Vaccines help prevent infection by preparing the body to fight foreign invaders (such as bacteria, viruses, or other pathogens). All vaccines introduce into the body a harmless piece of a particular bacteria or virus, triggering an immune response. Most vaccines contain a weakened or dead bacteria or virus. However, scientists have developed a new type of vaccine that uses a molecule called messenger RNA (mRNA) rather than part of an actual bacteria or virus. Messenger RNA is a type of RNA that is necessary for protein production. Once cells finish making a protein, they quickly break down the mRNA. mRNA from vaccines does not enter the nucleus and does not alter DNA.
mRNA vaccines work by introducing a piece of mRNA that corresponds to a viral protein, usually a small piece of a protein found on the virus’s outer membrane. (Individuals who get an mRNA vaccine are not exposed to the virus, nor can they become infected with the virus by the vaccine.) By using this mRNA, cells can produce the viral protein. As part of a normal immune response, the immune system recognizes that the protein is foreign and produces specialized proteins called antibodies. Antibodies help protect the body against infection by recognizing individual viruses or other pathogens, attaching to them, and marking the pathogens for destruction. Once produced, antibodies remain in the body, even after the body has rid itself of the pathogen, so that the immune system can quickly respond if exposed again. If a person is exposed to a virus after receiving mRNA vaccination for it, antibodies can quickly recognize it, attach to it, and mark it for destruction before it can cause serious illness.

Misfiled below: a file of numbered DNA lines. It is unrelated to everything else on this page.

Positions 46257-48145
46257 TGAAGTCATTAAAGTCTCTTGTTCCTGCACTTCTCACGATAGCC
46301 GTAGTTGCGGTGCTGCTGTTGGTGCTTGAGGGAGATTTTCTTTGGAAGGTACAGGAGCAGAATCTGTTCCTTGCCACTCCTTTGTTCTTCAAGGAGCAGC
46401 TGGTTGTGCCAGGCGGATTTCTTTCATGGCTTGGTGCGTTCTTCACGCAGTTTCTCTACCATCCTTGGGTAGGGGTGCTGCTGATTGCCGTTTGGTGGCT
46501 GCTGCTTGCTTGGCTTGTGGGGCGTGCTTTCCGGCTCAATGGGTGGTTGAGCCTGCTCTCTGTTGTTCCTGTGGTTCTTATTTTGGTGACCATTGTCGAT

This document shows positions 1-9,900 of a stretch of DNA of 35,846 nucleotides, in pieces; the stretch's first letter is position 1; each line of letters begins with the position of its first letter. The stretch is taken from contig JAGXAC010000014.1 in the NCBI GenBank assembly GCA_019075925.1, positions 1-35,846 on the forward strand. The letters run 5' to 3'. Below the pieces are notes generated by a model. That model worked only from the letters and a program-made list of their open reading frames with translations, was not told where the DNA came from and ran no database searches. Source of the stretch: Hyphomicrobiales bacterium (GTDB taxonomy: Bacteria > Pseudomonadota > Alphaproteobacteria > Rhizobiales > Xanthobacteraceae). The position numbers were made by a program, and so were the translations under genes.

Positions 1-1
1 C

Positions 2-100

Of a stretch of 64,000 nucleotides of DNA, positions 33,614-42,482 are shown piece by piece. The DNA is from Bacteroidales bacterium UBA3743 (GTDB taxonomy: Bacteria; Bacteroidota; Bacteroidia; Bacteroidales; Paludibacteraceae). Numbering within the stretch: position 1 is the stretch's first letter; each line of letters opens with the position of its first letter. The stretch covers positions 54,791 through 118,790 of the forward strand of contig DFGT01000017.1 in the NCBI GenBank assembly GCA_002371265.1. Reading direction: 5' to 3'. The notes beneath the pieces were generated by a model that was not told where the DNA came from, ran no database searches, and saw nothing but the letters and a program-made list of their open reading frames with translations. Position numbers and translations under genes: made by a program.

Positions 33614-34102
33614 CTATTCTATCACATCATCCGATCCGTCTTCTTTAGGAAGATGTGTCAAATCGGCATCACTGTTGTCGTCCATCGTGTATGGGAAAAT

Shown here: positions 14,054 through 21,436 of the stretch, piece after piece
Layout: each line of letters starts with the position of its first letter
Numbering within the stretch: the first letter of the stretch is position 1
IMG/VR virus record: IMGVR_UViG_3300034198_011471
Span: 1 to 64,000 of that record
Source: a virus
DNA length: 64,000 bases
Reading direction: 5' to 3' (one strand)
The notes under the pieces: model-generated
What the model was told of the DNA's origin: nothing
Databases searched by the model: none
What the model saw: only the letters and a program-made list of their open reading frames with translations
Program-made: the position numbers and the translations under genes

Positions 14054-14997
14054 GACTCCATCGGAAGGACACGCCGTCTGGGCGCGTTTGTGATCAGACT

Like all vaccines in the United States, mRNA vaccines require authorization or approval from the Food and Drug Administration (FDA) before they can be used. Currently vaccines for COVID-19, the disease caused by the SARS-CoV-2 coronavirus, are the only authorized or approved mRNA vaccines. These vaccines use mRNA that directs cells to produce copies of a protein on the outside of the coronavirus known as the “spike protein”. Researchers are studying how mRNA might be used to develop vaccines for additional diseases.
Scientific journal articles for further reading
Jain S, Venkataraman A, Wechsler ME, Peppas NA. Messenger RNA-based vaccines: Past, present, and future directions in the context of the COVID-19 pandemic. Adv Drug Deliv Rev. 2021 Oct 9;179:114000. doi: 10.1016/j.addr.2021.114000. Epub ahead of print. PMID: 34637846; PMCID: PMC8502079.
Verbeke R, Lentacker I, De Smedt SC, Dewitte H. The dawn of mRNA vaccines: The COVID-19 case. J Control Release. 2021 May 10;333:511-520. doi: 10.1016/j.jconrel.2021.03.043. Epub 2021 Mar 30. PMID: 33798667; PMCID: PMC8008785.